Obviously, we know it’s a lot of mental work. Committing to the time, unraveling plot and character, editing and revisions. Every step of the process takes energy and attention out of our already busy lives. But for anyone who’s ever tried, it becomes apparent that the hardest part isn’t the time or effort involved.
Finding Your Writing Community
I joined my first writing program in San Francisco in 2006 and it was great. But—it was just that, a writing program geared toward including a lot of members. The structure was based on a community numbering around 50 different writers. I got a lot of work done in the program (started and finished my first novel), but I didn’t make the close friends I was hoping to find there.
Traditional versus self-publishing has been a hot topic for quite some time now, with authors divided vehemently between the two. I have clients who are self-published and wouldn’t have it any other way. I also have clients who went the traditional route via agent to publisher and would never dream of doing it different.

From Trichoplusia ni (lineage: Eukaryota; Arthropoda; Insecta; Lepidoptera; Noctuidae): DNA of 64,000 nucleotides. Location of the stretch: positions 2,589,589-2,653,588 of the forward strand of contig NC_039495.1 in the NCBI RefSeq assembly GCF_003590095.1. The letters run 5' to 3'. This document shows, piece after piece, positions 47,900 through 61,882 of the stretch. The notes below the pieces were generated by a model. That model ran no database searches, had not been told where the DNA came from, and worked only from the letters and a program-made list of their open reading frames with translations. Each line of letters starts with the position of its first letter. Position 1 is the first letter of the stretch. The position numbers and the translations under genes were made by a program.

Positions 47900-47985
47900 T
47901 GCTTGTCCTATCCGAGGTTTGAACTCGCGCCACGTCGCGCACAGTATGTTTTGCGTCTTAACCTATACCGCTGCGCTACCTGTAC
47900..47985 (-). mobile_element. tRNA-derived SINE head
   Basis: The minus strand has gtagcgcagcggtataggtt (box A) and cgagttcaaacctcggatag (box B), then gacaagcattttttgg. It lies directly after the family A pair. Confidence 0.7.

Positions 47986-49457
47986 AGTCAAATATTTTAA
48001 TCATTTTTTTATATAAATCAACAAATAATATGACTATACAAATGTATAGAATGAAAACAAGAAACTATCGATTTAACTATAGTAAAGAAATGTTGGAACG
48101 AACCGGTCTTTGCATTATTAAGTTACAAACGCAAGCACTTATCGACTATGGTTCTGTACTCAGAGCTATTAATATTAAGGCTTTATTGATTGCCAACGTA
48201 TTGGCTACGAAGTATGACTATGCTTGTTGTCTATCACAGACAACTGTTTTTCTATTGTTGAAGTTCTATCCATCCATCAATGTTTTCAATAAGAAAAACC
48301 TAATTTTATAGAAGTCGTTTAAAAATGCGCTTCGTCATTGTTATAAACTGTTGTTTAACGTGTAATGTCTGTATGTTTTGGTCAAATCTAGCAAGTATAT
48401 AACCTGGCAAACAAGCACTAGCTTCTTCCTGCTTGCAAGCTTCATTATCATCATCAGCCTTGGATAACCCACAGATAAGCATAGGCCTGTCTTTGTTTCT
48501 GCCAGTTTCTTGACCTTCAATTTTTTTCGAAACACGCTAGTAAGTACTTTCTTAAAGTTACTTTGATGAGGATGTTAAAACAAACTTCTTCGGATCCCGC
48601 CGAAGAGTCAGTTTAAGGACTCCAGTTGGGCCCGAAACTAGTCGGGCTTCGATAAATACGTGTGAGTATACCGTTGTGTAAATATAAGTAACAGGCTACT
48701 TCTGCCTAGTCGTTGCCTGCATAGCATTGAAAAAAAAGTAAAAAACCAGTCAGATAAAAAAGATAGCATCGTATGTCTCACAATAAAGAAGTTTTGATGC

The idea of a writers’ conference can be intimidating. Especially for the more introverted writers out there. Many writers type themselves as creative souls drawn to the weird and magical side of life. And so they automatically assume they’ll be out of place at an event where the focus is on business and networking.
It’s no secret that a lot of writers feel isolated in their work. We would love to meet other writers and be part of a group that meets our particular writing needs. But when most writers start looking around their local area for a writing group to join, they end up disappointed. I believe this happens because…